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Yik Yak: Add a Handle

“Yik Yak is a social construct.” When we read that, did we laugh and upvote it? Absolutely. Yet this author—who I would love to credit if only I had the means—had, wittingly or not, a very real point. Social constructionism, a sociology theory, is based on the assumption that significance in a social context is dependent on the general choices of humans as a community. Does anything fit into these parameters better than social media? Does any place perpetuate such a theory better than a college campus?

Place yourself into your own shoes in an average day here on Mayflower Hill. Walking to Lovejoy or into Dana, what percentage of people are distracted by their new iPhone 6? Though this wouldn’t have been acceptable or even possible only a few years ago, our generation seems to feel a closer connection with a screen than with our surroundings. In many cases of social media, this makes sense. Texting and Facebook help us to keep in contact with our friends and family. Yik Yak, however, is an entirely different story. Over Thanksgiving break, the best way I could imagine to explain this app to my family was “anonymous Twitter.” On Yak, there’s no personal connection. All posts are entirely anonymous, and some random and seemingly pointless. Yet its users are able to use this app to relate to one another despite lacking a face to pair with the words. What does this mean for collegiate social norms?

Maybe people are drifting away from face-to-face interaction into the cyber world, but it’s also pretty special that we’re able to connect with one another without even knowing each other, and in under 200 characters. Additionally, anonymity provides college students with an outlet where they know they can express themselves without judgment. There are few other spaces where it’s considered acceptable to complain relentlessly about your workload, love life, or the third floor of Miller Library. Better yet, who knew that posts about squirrels or jokes about other colleges could be appreciated by over a hundred people? If your post is well liked, the solidarity can even be a sort of social validation.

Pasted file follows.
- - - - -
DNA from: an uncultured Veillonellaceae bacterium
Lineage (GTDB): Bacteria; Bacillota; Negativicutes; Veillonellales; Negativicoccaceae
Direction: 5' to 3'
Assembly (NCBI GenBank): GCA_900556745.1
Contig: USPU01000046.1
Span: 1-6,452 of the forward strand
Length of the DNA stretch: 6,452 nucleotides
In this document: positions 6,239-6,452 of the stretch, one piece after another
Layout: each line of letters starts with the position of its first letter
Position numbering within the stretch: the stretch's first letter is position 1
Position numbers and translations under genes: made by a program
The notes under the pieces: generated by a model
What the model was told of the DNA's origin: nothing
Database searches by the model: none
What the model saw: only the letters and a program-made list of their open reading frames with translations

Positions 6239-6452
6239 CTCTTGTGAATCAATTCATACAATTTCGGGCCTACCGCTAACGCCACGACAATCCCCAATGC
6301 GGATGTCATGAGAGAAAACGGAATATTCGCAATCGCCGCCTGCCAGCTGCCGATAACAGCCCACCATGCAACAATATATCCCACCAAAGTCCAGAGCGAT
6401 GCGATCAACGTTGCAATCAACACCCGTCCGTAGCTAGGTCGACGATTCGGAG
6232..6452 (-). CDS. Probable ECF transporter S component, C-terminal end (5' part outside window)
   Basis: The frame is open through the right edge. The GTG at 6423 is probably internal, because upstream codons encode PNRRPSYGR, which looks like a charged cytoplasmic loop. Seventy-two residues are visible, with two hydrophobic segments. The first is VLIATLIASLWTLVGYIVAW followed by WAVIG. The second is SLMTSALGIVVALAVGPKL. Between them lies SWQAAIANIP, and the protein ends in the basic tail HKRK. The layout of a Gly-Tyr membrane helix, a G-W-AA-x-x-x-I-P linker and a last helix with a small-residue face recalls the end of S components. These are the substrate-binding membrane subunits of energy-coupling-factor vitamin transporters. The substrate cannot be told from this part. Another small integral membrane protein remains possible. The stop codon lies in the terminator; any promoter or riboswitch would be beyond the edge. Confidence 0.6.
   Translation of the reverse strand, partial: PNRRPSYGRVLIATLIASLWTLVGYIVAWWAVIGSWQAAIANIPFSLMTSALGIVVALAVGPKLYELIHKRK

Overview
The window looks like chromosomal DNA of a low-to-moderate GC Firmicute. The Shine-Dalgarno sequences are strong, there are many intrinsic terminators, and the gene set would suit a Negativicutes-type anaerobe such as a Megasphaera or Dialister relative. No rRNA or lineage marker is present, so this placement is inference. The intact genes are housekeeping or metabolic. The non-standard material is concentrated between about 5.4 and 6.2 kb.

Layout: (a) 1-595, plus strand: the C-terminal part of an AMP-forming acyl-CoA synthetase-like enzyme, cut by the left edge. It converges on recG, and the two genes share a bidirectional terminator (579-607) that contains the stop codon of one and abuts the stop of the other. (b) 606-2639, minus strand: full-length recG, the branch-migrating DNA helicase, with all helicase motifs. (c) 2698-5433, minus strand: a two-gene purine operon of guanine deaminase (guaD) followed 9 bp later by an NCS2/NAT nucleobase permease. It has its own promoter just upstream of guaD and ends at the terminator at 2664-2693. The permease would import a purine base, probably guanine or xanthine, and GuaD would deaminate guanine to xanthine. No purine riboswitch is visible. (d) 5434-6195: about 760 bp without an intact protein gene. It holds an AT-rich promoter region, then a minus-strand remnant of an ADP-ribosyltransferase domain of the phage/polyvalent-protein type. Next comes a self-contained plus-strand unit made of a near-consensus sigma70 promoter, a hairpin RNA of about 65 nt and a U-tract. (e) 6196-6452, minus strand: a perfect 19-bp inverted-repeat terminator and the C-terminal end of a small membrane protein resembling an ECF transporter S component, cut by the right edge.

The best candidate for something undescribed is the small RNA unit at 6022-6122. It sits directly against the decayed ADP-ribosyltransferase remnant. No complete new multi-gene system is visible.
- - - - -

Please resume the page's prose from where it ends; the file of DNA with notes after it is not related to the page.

While some use Yik Yak to discuss real issues, others use it only for hilarity and entertainment. Unlike other social media, it’s regulated by its users through a voting system, and the anonymous status of every user makes it simple to be honest without repercussion. Though ironic, an anonymous app somehow seems to foster a sense of community in the student body, especially here at Colby. It provides conversation starters on the occasions when personal interaction does occur, a way for students to air grievances or jokes without judgment, and at the very least a source of entertainment in the omelet line.

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Natalie Jones is a first year at Colby College from Northern Maine. She hasn't declared yet, but is leaning towards a Double Major in Psychology and English. When not in class she mentors for CCAK, watches copious amounts of television, and of course writes and edits for Her Campus Colby.
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